You can view the first part of the interview here.
What is the challenge related to adoption (why aren't all governments using the tech now?)
Local government services often require difficult judgements even in routine processes – for example, the provision of benefits - and dealing with complex cases requires time and skill. There can be a conflict, however, as council employees currently spend a lot of time on the mundane elements of the process, giving them less time for considering the evidence and thinking through those judgements that are not routine.
The outlook is already changing, however, with the emergence of Robotic Processing Automation (RPA). RPA provides a new, more efficient approach to dealing with those routine tasks. There is already the potential to free up valuable staff time from the mundane, enabling them to focus on the complex decisions and interactions that really need the human touch.
RPA robot processes can also consistently automate the implementation of decisions based on council rules, just leaving the subjective to interpretation by the council officers. By 2030, RPA will be commonplace in every area of processing, whether in the public or private sector.
The technological implementation of rules within citizen facing web forms has been available for some time. However, government has been slow to adopt this relatively straightforward technology, which is used extensively in the private sector. The implementation of rules enables a ‘form’ to give a definitive ‘yes or no’ to a service request, based on the council rules and the data the citizen input, with non-conclusive cases being deferred to a council officer for investigation and decision. This has advantages around both citizen experience and time saving for the citizen and council. However, council culture, and the willingness to ‘let go’ of decisions to technology has meant adoption has been low.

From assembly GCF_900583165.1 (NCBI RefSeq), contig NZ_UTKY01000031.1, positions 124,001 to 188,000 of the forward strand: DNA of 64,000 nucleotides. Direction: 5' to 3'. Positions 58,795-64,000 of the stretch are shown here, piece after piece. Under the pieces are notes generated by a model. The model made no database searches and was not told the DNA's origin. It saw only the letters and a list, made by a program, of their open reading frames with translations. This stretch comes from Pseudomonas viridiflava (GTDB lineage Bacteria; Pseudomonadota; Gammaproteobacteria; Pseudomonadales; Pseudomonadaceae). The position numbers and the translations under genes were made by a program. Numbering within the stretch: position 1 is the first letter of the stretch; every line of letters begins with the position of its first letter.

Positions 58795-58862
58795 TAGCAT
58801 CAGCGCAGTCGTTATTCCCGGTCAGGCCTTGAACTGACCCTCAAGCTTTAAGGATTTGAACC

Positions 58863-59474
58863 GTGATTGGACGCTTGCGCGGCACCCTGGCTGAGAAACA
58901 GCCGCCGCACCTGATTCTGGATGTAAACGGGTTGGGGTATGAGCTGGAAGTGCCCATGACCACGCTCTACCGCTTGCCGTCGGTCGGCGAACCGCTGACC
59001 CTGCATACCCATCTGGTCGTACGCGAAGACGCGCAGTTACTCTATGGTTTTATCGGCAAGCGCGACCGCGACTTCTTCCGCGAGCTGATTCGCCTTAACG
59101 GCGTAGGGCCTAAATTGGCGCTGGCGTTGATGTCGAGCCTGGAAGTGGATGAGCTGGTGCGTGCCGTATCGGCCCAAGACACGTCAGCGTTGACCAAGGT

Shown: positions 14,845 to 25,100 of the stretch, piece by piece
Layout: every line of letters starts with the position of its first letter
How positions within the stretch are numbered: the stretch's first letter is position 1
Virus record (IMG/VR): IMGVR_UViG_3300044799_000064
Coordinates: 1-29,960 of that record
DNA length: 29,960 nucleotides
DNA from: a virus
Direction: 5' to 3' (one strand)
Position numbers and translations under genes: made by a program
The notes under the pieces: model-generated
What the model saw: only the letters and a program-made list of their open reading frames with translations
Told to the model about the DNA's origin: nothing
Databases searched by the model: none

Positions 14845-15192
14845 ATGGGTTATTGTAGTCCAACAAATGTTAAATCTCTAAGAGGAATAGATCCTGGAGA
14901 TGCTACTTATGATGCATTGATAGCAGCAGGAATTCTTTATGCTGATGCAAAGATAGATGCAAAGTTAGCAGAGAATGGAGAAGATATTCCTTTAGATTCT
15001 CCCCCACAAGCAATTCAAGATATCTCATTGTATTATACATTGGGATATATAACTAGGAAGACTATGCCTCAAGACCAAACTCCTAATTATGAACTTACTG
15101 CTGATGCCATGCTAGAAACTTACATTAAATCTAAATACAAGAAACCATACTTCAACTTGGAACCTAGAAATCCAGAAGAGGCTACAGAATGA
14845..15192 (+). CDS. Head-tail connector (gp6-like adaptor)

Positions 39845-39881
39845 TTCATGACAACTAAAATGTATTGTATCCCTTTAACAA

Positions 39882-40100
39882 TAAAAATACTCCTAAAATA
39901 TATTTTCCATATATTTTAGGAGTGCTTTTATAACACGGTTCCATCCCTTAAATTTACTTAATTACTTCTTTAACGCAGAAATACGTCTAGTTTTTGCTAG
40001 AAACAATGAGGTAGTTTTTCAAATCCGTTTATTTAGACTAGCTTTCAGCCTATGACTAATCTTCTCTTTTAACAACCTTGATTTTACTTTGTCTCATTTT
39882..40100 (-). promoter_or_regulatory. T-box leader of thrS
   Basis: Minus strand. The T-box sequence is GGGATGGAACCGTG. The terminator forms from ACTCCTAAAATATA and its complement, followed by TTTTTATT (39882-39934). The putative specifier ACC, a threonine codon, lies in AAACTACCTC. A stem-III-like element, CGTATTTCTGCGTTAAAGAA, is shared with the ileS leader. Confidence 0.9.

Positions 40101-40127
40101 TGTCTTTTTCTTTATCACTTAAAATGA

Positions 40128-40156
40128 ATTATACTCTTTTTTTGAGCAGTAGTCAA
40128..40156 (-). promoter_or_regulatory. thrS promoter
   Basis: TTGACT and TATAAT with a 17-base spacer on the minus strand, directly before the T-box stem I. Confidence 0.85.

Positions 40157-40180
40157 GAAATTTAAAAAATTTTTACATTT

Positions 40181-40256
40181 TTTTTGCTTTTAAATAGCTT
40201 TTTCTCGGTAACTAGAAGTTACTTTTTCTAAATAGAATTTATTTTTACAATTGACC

Councils may have been slow to adopt some of the newer technologies prevalent today. But, speaking with those working in government, I see this changing. It is changing as a result of pressure and expectation from citizens, pressure and expectation from an efficiency or cost-saving point of view, and pressure and expectation from officers themselves, who now want to provide an ‘Amazon-like’ experience for their citizens. By 2030, all of the above technologies I mention will be mature. Some may survive, some will evolve.
But the key will be what the generation born since 2000 will expect from government tech in 2030. And, who knows what that will be?
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